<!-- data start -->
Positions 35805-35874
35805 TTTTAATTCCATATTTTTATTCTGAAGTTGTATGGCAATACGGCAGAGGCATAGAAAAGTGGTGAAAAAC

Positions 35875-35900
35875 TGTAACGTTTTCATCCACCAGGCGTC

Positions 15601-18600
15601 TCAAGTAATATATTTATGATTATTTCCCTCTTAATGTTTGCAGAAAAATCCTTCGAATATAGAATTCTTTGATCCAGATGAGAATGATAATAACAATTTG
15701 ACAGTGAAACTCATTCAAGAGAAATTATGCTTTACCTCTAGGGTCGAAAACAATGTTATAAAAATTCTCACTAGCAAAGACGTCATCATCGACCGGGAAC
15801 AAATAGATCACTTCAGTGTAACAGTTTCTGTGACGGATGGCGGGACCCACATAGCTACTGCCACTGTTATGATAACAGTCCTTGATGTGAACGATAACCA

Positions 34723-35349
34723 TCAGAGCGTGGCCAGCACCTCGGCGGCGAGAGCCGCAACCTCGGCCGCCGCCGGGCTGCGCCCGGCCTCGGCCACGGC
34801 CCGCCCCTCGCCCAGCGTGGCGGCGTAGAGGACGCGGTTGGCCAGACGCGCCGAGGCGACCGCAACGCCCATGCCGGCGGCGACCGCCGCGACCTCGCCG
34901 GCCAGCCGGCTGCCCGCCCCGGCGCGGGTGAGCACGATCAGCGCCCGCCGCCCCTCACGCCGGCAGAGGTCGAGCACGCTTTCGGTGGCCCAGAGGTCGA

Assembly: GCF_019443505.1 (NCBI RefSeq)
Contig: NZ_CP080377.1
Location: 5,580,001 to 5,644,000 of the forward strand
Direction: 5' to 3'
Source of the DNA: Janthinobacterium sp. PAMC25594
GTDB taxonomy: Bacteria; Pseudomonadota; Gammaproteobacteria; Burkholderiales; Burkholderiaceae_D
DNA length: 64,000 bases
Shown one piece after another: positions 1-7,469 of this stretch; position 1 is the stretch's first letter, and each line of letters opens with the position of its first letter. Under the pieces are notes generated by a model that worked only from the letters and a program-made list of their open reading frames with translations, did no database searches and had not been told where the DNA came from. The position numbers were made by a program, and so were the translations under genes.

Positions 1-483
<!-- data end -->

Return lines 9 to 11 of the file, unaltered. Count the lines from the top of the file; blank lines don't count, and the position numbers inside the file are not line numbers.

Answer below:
Positions 34723-35349
34723 TCAGAGCGTGGCCAGCACCTCGGCGGCGAGAGCCGCAACCTCGGCCGCCGCCGGGCTGCGCCCGGCCTCGGCCACGGC
34801 CCGCCCCTCGCCCAGCGTGGCGGCGTAGAGGACGCGGTTGGCCAGACGCGCCGAGGCGACCGCAACGCCCATGCCGGCGGCGACCGCCGCGACCTCGCCG